Understanding Stillbirths - a look at Stillbirths in Singapore
In Singapore, there are an estimated 80 to 120 stillbirths annually or an average of 2 to 3 out of every 1000 pregnancies.
Stillbirth is a common term used to describe the death or demise of a foetus in the uterus or during labour/delivery. There are an estimated 80 to 120 stillbirths in Singapore annually or an average of 2 to 3 out of every 1000 pregnancies. 2014 saw 86 stillbirths in Singapore out of a total of 42,318 births.
While there is some dispute over the legal definition and the time frame which the terminology refers to, here in Singapore, a baby is considered stillborn after the 28th week of gestation. Prior to that, a woman is regarded to have had a miscarriage.
The cause of about 40% of stillborn cases remains unknown. The known causes can be grouped into three main categories.
Birth defects in the baby
- Fetal chromosome, genetic or metabolic abnormalities
- Fetal structural abnormalities
Problems with the placenta or umbilical cord
- Foetus gets entangled with the umbilical cord
- Placenta separates, causing interference with, or a cutoff of the flow of blood, oxygen and nutrients to the baby
Maternal illnesses or conditions
- Maternal consumption of nicotine, alcohol and/or recreational drugs
- Maternal diabetes
- Pre-existing maternal medical conditions like diabetes and hypertension, especially if she is not getting regular antenatal care.
Usually an in utero death of a foetus does not pose any immediate health dangers to the mother. If left alone the mother will usually go into labour in two weeks time. However most mothers choose to induce labour immediately. This is done with the help of vaginal pessaries (removable device placed into the vagina) that will soften the cervix to induce the process. Sometimes, an intravenous (IV) drip may be given to start the uterine contractions while painkillers (usually given as intramuscular injections) could be administered to ease the labour pains.
After the stillborn baby is delivered, part of the placenta may be retained within the uterus. The mother may therefore need a D&C (dilation and curettage procedure) under general anaesthesia in the operating theatre to remove the placenta completely.
Once the delivery is completed, the parents are given a choice by the medical staff if they would like a post-mortem examination done on the stillborn baby. A post-mortem examination can provide useful information about the internal organs and whether there were any abnormalities that could have led to the stillbirth. The post-mortem is not mandatory. The hospital staff will usually also discuss with parents about their preferred last rites.
After about two to four days in hospital, the mother should be ready for discharge. Most hospitals in Singapore offer parents counselling after such a tragedy.
Parents may be required to return within 6 weeks for a follow-up check up and to review post-mortem results if any. If the mother was in advanced stage of pregnancy, some additional medication to suppress breast milk production might be needed.
In Singapore mothers are eligible for full maternity leave if they have a stillbirth. The stillbirth will not be counted in determining eligibility for maternity leave benefits for the next delivery.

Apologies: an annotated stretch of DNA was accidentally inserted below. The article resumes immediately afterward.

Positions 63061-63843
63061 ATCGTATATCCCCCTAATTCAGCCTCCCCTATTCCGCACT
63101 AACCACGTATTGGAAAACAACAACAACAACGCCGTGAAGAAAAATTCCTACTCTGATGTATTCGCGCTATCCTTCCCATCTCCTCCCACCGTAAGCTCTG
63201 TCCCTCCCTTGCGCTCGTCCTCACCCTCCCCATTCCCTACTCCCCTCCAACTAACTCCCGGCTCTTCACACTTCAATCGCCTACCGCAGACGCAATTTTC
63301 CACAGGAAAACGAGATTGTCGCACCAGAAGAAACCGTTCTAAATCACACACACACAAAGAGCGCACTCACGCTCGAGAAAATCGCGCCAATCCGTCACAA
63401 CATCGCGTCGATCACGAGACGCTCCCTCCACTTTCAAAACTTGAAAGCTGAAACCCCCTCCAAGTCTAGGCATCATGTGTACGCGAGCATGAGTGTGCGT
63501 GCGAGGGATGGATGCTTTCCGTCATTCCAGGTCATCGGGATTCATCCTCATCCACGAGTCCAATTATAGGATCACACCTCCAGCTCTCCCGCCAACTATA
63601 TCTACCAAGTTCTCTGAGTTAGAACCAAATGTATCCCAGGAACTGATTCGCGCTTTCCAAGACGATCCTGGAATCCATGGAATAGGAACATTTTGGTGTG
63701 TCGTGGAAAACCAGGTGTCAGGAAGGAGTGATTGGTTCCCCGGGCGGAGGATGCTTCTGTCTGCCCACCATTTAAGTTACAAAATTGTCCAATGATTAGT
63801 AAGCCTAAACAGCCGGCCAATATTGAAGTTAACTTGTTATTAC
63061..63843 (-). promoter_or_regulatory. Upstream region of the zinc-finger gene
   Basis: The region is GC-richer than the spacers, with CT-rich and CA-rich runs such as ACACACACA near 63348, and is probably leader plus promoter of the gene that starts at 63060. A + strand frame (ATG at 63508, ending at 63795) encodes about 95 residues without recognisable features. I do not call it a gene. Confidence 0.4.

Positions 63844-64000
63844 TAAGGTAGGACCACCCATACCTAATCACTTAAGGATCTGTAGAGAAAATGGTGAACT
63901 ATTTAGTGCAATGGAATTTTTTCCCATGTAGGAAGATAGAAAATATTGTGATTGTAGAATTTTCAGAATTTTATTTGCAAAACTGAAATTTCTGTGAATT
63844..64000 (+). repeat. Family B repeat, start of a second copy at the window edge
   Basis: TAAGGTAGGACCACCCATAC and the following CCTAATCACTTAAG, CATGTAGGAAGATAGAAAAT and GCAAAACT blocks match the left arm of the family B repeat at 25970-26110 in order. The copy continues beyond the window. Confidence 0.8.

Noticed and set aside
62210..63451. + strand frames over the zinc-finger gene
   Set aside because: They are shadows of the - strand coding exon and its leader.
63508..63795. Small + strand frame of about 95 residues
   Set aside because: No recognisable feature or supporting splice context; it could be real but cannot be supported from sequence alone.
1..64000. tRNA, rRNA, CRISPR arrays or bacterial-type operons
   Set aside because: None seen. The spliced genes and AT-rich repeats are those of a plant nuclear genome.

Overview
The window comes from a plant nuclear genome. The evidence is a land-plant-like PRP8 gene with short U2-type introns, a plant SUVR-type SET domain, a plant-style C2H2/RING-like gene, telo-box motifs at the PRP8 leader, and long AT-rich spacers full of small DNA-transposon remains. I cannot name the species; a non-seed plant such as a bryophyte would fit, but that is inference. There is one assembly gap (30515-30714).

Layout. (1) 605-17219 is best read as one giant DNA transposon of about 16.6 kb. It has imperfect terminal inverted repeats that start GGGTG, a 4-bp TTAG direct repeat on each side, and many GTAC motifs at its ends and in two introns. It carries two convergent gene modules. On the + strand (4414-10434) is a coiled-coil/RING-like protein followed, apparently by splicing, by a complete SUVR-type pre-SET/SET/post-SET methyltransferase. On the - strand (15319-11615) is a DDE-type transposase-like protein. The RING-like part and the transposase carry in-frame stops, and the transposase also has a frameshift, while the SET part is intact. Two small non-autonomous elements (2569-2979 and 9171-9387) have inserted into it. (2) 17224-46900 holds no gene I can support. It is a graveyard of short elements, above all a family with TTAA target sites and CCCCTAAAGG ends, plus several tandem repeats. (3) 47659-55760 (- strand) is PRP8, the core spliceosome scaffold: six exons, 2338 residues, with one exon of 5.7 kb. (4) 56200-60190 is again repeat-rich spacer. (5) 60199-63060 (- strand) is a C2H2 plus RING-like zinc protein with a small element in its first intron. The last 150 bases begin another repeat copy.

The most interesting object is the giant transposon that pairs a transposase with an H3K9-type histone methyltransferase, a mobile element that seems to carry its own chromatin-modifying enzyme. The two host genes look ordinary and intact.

When trying to help a woman who has lost a baby, the rule of thumb is just good manners: don't offer your personal opinion of her life, her loss or her prospects for children.
Before talking about the baby with the parents, it is imperative you ask if they're ready to talk about their loss. If they're not ready, then be there when they are, and just let them know you’re always there to listen. Anything that validates what the family is experiencing is acceptable. Avoid phrases like "it was meant to be", "you're young, you can have another" or, "your baby is in a better place". No woman is looking to poll her acquaintances for their opinions on why it happened or how she should cope. Just being honestly sensitive is key.
Going through a stillbirth is an extremely traumatic experience for any family. Feeling intense emotions ranging from sadness and disbelief, denial and confusion to anger and bitterness is natural and part of the grieving (and healing) process. To ease your pain, it may be helpful to try the following:
Say goodbye to Baby
Grieving is a vital step in the recovery process, it is best not to avoid the mourning process. Depending on how far along the pregnancy was, it may be hard to grieve for a baby that you have never seen, held or named. You may feel better if you arrange a funeral or burial for your child. This might help to make the death more real.
Save a memento of the baby
Experts say that it is best to have a memento from someone who died so you have a tangible reminder. Mementos could be a lock of hair, hand and footprints, a picture of you holding Baby or the Baby's hospital shawl. There is a volunteer organization called Now I lay Me Down To Sleep, where volunteer photographers assist in providing you with a complimentary keepsake photo of your child(ren).
Take your time to clear out baby's nursery - there is no rush.
Lean on your spouse, family and friends for support. Stay away from people who make you feel worse about the loss. At this moment in time, it's extremely vital that you get over your grief and surround yourself with positive and supportive people. Join a support group of parents who have experienced the same thing and sign up for counselling. You may consider joining the Child Bereavement in Singapore support group and the Singapore infant loss support group on Facebook. Do also read Mummy Blogger Jolene L's stillbirth experience.